Colonial New England was the area which experienced the greatest change, primarily as a result of the Great Awakening, a revival of religious fervor in that area. Previously, New England residents had been primarily Calvinist followers of the teaching of predestination and the elect. With the Great Awakening this teaching was largely abandoned in favor of free will, justification by faith and the belief that all could be saved, although those who were not saved would be condemned. This change was largely the work of two famous ministers: George Whitefield, who often preached emotional sermons to thousands, and Jonathan Edwards, whose most famous sermon was Sinners in the Hands of an Angry God. The preaching of Whitefield and Edwards marked the end of puritanism in religious matters.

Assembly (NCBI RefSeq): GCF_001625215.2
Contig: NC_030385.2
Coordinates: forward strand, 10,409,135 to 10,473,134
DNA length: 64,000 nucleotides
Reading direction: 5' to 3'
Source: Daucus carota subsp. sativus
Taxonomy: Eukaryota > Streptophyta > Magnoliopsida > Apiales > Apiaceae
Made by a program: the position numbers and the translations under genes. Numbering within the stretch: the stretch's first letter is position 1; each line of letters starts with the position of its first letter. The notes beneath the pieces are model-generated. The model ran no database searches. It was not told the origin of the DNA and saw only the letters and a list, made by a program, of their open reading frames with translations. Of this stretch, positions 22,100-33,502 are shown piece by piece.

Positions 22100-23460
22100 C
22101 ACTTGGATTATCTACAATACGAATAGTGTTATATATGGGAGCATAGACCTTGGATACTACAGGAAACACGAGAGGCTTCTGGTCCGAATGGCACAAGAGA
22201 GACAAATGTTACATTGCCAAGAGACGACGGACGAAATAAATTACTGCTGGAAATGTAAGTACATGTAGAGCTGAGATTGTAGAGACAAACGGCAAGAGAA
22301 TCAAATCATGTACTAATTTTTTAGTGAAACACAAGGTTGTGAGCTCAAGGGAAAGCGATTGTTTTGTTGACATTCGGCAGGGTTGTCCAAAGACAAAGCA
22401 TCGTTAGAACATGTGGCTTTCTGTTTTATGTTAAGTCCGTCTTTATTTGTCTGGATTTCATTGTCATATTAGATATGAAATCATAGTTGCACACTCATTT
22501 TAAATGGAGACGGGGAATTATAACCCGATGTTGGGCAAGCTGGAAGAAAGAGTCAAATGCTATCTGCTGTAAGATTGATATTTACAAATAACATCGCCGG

As a result of the Great Awakening, a number of colleges and universities were founded, originally for the purpose of educating ministers, but which became famous in their own right. Among these were Princeton, Rutgers, Brown, and Columbia.
Although there was some preaching by Whitefield in the South, the Great Awakening did not really stir an already sedate society. The South remained predominantly Anglican, and planters did not tolerate interference from the clergy with their lives. Any minister who did so was often sent packing.